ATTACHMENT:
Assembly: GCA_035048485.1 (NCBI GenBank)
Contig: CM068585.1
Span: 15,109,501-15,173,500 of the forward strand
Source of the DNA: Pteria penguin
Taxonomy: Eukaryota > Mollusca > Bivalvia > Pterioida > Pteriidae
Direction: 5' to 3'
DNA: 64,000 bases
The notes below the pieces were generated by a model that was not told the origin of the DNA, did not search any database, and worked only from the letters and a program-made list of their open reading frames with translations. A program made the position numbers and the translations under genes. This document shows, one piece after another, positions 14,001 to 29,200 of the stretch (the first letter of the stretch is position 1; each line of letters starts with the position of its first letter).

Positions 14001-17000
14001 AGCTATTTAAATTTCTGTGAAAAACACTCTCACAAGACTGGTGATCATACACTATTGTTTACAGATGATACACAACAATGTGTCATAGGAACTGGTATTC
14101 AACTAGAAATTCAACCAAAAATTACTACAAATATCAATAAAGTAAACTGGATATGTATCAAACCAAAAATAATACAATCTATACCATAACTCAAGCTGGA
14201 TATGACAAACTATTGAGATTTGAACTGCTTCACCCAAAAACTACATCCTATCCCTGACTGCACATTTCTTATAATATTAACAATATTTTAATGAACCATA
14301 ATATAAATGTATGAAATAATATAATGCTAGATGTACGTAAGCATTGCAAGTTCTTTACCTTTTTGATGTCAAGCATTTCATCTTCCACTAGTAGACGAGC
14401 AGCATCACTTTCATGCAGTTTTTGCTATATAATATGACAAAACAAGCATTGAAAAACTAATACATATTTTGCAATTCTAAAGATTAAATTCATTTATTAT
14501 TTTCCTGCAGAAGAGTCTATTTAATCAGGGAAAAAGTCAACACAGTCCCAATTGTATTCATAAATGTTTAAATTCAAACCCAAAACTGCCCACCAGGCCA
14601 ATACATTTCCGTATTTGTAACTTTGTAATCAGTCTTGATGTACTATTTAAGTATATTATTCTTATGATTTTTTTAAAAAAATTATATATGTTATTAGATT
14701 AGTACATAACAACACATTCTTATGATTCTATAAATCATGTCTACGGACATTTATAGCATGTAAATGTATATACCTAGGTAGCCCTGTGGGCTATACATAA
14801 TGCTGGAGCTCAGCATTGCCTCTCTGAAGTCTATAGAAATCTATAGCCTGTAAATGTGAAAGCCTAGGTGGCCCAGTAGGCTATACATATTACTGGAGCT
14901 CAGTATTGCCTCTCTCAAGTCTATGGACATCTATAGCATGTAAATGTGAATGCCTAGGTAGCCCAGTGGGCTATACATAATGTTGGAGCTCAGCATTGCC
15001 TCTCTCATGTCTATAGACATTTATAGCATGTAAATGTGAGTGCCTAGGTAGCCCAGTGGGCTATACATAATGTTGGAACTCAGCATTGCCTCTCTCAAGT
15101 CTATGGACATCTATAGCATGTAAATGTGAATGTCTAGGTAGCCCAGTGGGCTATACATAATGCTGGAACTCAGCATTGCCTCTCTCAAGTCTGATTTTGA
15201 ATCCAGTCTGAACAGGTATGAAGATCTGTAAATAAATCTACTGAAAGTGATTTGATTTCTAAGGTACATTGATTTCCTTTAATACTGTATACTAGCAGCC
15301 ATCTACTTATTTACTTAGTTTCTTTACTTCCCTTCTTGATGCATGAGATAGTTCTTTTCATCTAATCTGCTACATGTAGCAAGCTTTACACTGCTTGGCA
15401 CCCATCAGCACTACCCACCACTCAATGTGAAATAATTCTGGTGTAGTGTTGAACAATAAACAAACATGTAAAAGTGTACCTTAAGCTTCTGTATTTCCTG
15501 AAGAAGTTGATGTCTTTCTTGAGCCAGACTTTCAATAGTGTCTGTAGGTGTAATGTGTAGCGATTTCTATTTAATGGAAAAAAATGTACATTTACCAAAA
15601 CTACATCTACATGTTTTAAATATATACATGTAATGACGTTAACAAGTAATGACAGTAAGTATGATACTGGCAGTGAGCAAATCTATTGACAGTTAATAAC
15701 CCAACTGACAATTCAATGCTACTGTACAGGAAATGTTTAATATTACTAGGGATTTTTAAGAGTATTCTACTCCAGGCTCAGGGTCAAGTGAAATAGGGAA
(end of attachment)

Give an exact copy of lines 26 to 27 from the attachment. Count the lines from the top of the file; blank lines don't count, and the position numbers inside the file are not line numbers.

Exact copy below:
15601 CTACATCTACATGTTTTAAATATATACATGTAATGACGTTAACAAGTAATGACAGTAAGTATGATACTGGCAGTGAGCAAATCTATTGACAGTTAATAAC
15701 CCAACTGACAATTCAATGCTACTGTACAGGAAATGTTTAATATTACTAGGGATTTTTAAGAGTATTCTACTCCAGGCTCAGGGTCAAGTGAAATAGGGAA